See NY State Executive Order No. 202.7.  According to guidance issued by the New York Department of State on March 25, 2020, if the notary and signatory are in different counties, the notary should indicate on the document the county in which each person in located.  In addition, when performing remote notarization, the document should indicate that the notarization was made pursuant to Executive Order No. 202.7.

E. Conclusion

Although e-signature laws have been in effect for a number of years, they may not have been commonly used by workers in offices.  With a drastic shift to a remote working environment, the use of e-signatures is just one way to enhance efficiency and simplify work.

1  Digital signatures are more secure versions of electronic signatures.  A digital signature will usually contain algorithms or encryptions unique to both the document and the signor and will often be time-stamped.  See, e.g., Wash. Rev. Code Ann.  § 19.34.020 (West).  A valid digital signature will therefore authenticate the identity of the signor and ensure that the underlying document has not been altered.

2  The ESIGN and UETA do not permit e‑signatures for promissory notes governed by Article 3 of the UCC.  The ESRA does not have the same broad exclusion for matters governed by the UCC.  Local recording officers can elect to participate in the electronic recording of instruments affecting real property, which is referred to generally as e-Recording.

© Copyright 2020 Cadwalader, Wickersham & Taft LLPNational Law Review, Volume X, Number 92


About this Author

Mary Elizabeth Taylor Litigation Attorney Cadwalader Law Firm
General Counsel

Mary Elizabeth ("Beth") Taylor is Cadwalader's General Counsel. From 1991 to 2004, Beth was an associate and counsel in the firm's Litigation Department, concentrating in commercial litigation, libel and defamation law, and insurance insolvency. She also gained substantial experience in litigated insolvency and bankruptcy matters.

In 2004, Beth joined the litigation department at ABN AMRO Bank N.V. In 2007, she was named the bank's head of litigation for North America, and in 2009 she served as the Acting General Counsel for North America. After...

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Gillian Groarke Burns Litigation Attorney Cadwalader New York, NY
Special Counsel

Gillian is a special counsel in Cadwalader’s Litigation Group. She concentrates her practice on complex commercial and securities litigation, in addition to regulatory investigations. Gillian’s clients include public and private companies, underwriters, lenders, professional firms, corporate directors and other individuals in a variety of industries, including financial services, energy, pharmaceuticals, manufacturing, real estate and telecommunications. In the 2019 edition of The Legal 500 US, clients praise Gillian for her “consistent, strong, thoughtful and timely work product.”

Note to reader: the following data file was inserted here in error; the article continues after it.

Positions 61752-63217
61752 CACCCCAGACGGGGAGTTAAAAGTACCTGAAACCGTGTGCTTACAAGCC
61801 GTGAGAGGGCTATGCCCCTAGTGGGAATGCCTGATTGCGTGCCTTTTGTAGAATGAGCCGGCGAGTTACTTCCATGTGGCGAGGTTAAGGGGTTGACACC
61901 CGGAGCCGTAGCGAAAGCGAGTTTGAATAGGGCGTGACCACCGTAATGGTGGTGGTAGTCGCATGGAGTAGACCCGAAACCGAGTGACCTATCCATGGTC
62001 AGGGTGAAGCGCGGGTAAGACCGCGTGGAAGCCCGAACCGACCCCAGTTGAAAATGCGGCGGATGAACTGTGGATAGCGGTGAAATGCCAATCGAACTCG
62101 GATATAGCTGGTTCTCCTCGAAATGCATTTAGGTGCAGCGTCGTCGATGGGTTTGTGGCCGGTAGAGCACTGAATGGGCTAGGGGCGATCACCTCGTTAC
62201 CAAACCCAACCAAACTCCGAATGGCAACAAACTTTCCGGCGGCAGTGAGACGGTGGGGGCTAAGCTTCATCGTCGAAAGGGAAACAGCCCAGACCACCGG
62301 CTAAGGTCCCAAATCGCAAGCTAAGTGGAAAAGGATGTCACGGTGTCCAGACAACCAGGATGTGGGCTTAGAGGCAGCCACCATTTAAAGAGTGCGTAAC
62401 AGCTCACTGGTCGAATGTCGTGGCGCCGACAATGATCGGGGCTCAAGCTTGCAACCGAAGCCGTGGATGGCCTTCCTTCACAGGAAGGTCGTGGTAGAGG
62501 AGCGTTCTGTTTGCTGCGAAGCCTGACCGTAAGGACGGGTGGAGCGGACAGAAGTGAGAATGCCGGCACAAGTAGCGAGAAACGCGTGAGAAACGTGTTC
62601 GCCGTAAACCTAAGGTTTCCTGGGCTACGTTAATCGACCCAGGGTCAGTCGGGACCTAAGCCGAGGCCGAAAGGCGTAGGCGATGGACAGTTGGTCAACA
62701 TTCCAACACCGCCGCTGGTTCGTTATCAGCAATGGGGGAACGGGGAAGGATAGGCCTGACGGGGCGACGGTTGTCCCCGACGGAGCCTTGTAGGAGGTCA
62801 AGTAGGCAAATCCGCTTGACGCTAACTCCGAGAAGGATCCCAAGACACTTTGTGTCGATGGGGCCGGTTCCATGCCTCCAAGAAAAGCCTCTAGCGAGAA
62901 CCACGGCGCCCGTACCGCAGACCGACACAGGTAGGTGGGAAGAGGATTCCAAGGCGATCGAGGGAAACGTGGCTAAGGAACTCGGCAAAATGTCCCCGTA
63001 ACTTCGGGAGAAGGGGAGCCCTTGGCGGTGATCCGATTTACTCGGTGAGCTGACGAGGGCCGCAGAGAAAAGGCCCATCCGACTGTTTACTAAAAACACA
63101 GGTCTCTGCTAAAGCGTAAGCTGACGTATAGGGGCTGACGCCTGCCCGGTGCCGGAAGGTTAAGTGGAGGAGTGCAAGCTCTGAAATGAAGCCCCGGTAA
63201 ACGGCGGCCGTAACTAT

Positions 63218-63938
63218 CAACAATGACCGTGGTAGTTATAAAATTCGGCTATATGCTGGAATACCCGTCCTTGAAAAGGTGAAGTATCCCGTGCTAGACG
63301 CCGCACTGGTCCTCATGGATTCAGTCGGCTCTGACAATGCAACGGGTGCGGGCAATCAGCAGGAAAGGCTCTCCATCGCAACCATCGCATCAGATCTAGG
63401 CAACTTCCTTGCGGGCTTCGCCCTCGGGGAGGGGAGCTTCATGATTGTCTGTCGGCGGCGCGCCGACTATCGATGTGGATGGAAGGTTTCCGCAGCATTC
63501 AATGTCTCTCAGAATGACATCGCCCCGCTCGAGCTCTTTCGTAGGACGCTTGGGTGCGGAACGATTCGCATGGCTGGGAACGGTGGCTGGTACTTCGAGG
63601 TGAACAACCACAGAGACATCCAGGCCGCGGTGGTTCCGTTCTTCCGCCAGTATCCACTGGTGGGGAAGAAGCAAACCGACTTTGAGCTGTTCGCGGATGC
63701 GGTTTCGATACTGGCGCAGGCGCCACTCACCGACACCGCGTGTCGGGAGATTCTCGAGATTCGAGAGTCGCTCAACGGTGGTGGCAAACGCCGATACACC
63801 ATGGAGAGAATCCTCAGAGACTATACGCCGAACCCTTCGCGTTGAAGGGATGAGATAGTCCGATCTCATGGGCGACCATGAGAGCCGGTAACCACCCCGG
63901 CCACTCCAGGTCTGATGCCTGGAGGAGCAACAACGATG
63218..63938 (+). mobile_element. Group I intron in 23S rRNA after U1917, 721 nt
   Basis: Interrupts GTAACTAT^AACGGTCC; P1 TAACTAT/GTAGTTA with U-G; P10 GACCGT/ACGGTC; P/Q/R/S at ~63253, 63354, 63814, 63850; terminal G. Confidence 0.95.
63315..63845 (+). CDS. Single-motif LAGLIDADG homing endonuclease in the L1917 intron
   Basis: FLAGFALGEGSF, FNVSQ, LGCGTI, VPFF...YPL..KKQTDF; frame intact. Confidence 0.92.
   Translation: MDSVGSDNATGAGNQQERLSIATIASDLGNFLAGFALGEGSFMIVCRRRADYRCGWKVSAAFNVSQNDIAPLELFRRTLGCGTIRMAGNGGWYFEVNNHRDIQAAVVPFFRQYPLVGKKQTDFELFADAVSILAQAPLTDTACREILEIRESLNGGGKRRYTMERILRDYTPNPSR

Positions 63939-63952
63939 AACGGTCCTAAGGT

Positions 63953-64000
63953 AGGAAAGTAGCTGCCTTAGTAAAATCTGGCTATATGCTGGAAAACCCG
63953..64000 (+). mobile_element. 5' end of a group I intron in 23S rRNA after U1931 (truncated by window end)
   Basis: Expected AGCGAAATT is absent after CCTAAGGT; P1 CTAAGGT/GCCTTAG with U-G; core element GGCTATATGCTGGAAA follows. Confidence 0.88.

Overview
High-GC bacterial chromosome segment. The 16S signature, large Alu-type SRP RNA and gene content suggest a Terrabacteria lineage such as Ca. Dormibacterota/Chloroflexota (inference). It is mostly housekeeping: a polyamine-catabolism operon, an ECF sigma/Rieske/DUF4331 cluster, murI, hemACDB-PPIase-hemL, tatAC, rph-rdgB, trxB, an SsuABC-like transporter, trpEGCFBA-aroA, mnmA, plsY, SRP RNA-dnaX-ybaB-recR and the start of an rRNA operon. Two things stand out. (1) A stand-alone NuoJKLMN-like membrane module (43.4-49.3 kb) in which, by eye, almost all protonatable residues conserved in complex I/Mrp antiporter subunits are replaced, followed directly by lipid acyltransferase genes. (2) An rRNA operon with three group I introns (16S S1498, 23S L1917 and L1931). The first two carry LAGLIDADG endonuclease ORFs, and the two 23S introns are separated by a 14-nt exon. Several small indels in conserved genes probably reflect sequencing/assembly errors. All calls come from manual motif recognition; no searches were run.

Gillian represents these clients in securities, derivative, energy and commodities litigation, antitrust, ERISA and RICO class actions, SEC and stock exchange investigations and arbitrations, internal investigations, suits claiming breaches of fiduciary duty, insider trading or other misconduct by corporate directors, substantial contract disputes, litigation involving structured financial products and investments, insurance coverage issues, bankruptcy related proceedings, and litigation arising from M&A or other transactions involving contests for corporate control in Delaware Chancery Court and elsewhere. Gillian has experience in energy and commodities matters, representing financial institutions trading energy, oil producers, commodities exchanges in regulatory investigations and class action litigation. She also has significant experience in financial services litigation, including matters concerning derivatives, swaps, commodities, futures, options, structured products and securities. 

Gillian has been recognized for her legal abilities by the New York Metro Edition of SuperLawyers, which has named her a Rising Star in 2014, 2015, 2016, 2017, 2018 and 2019. She won a 2016 Burton Award for Distinguished Legal Writing as co-author of “Assessing A Judicial Solution To Abusive Merger Litigation,” published in November of 2015 by Law360, and was named a 2018 Client Services All-Star by the BTI Consulting Group, which selects lawyers who “deliver outstanding legal skills” based on hundreds of in-depth, independent interviews with legal corporate counsel at the world’s leading organizations.

Gillian is the chairwoman of the firm’s Women’s Leadership Initiative, and also serves as the chairwoman for that group’s Professional Development Committee. She is a member of the Litigation Committee of the New York City Bar Association and various American Bar Association committees focused on business law. Gillian actively participates in pro bono representation, and received a Pro Bono Publico award from the Legal Aid Society in 2009 for her outstanding pro bono service. Gillian is a member of the New York City Bar Association and the New York Women’s Bar Association. 

She received her B.A., magna cum laude, from Duke University and her J.D., cum laude, from Fordham Law School. At Fordham, Gillian was Chairperson of Fordham’s nationally ranked Dispute Resolution Society and a staff member of the International Law Journal.  During law school, she interned for Judge Richard Wesley of the United States Court of Appeal for the Second Circuit. 

Managing Attorney

Bradley Small is Cadwalader Wickersham & Taft’s Managing Attorney. Bradley sets the strategic direction for the Managing Attorney’s Office, a litigation support department that provides docketing, calendaring and filing services, research, and analysis to the firm’s litigation attorneys and staff on procedural issues to assist with compliance with court rules and other attorney obligations. Bradley provides strategic advice to the firm’s attorneys and management on a broad range of risk management issues to assist with compliance with ethical and legal obligations.